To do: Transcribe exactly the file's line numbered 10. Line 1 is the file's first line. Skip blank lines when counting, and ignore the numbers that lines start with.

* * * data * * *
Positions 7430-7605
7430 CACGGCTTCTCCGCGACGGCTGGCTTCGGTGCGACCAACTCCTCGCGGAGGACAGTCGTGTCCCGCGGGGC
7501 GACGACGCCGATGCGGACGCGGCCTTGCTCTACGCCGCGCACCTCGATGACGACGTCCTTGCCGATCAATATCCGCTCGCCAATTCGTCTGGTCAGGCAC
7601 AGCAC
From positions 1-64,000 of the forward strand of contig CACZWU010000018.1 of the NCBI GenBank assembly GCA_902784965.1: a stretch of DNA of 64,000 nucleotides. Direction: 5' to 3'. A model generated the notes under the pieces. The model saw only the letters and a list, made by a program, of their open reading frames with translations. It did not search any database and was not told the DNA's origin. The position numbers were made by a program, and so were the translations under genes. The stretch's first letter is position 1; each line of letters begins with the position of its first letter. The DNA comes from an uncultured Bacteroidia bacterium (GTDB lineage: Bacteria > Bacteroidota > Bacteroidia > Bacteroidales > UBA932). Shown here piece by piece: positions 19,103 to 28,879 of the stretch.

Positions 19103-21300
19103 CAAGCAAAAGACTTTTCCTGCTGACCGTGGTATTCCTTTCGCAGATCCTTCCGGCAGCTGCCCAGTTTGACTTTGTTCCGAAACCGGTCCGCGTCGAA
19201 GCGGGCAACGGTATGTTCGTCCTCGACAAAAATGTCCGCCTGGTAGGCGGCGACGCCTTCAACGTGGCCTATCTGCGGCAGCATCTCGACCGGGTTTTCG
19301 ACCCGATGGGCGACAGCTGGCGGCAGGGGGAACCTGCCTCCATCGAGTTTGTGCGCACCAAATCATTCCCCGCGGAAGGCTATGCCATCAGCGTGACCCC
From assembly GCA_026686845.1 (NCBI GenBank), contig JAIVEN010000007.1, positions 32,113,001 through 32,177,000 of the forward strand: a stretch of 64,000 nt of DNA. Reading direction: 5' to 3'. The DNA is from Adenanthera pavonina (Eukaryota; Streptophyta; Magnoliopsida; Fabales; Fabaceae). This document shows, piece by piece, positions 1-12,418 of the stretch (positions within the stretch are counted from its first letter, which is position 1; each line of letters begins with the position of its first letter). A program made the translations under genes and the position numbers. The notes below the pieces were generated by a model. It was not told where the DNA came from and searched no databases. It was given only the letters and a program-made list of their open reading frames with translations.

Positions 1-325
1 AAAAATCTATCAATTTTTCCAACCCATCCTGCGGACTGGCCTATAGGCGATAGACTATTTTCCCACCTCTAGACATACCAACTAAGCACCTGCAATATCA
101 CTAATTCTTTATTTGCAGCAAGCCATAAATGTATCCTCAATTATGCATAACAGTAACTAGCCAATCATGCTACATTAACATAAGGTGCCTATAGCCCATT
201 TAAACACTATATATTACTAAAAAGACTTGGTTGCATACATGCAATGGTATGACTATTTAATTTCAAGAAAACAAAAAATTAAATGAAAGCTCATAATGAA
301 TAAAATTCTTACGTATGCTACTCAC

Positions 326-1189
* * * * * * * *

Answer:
From assembly GCA_026686845.1 (NCBI GenBank), contig JAIVEN010000007.1, positions 32,113,001 through 32,177,000 of the forward strand: a stretch of 64,000 nt of DNA. Reading direction: 5' to 3'. The DNA is from Adenanthera pavonina (Eukaryota; Streptophyta; Magnoliopsida; Fabales; Fabaceae). This document shows, piece by piece, positions 1-12,418 of the stretch (positions within the stretch are counted from its first letter, which is position 1; each line of letters begins with the position of its first letter). A program made the translations under genes and the position numbers. The notes below the pieces were generated by a model. It was not told where the DNA came from and searched no databases. It was given only the letters and a program-made list of their open reading frames with translations.